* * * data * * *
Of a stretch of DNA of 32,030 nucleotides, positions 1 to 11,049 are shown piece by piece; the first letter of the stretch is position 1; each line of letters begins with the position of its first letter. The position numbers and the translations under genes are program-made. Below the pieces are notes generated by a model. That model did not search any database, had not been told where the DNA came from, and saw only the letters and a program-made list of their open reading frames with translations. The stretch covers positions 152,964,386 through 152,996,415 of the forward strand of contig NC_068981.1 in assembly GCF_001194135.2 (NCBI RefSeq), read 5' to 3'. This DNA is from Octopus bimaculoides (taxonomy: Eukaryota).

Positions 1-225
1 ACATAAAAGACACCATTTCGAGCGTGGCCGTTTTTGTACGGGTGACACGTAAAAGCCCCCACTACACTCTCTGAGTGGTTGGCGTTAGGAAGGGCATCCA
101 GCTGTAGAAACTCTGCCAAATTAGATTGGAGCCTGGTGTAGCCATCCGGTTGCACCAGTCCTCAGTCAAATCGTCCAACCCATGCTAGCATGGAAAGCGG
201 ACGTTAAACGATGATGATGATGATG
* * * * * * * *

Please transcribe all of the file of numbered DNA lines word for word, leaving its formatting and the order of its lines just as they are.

Of a stretch of DNA of 32,030 nucleotides, positions 1 to 11,049 are shown piece by piece; the first letter of the stretch is position 1; each line of letters begins with the position of its first letter. The position numbers and the translations under genes are program-made. Below the pieces are notes generated by a model. That model did not search any database, had not been told where the DNA came from, and saw only the letters and a program-made list of their open reading frames with translations. The stretch covers positions 152,964,386 through 152,996,415 of the forward strand of contig NC_068981.1 in assembly GCF_001194135.2 (NCBI RefSeq), read 5' to 3'. This DNA is from Octopus bimaculoides (taxonomy: Eukaryota).

Positions 1-225
1 ACATAAAAGACACCATTTCGAGCGTGGCCGTTTTTGTACGGGTGACACGTAAAAGCCCCCACTACACTCTCTGAGTGGTTGGCGTTAGGAAGGGCATCCA
101 GCTGTAGAAACTCTGCCAAATTAGATTGGAGCCTGGTGTAGCCATCCGGTTGCACCAGTCCTCAGTCAAATCGTCCAACCCATGCTAGCATGGAAAGCGG
201 ACGTTAAACGATGATGATGATGATG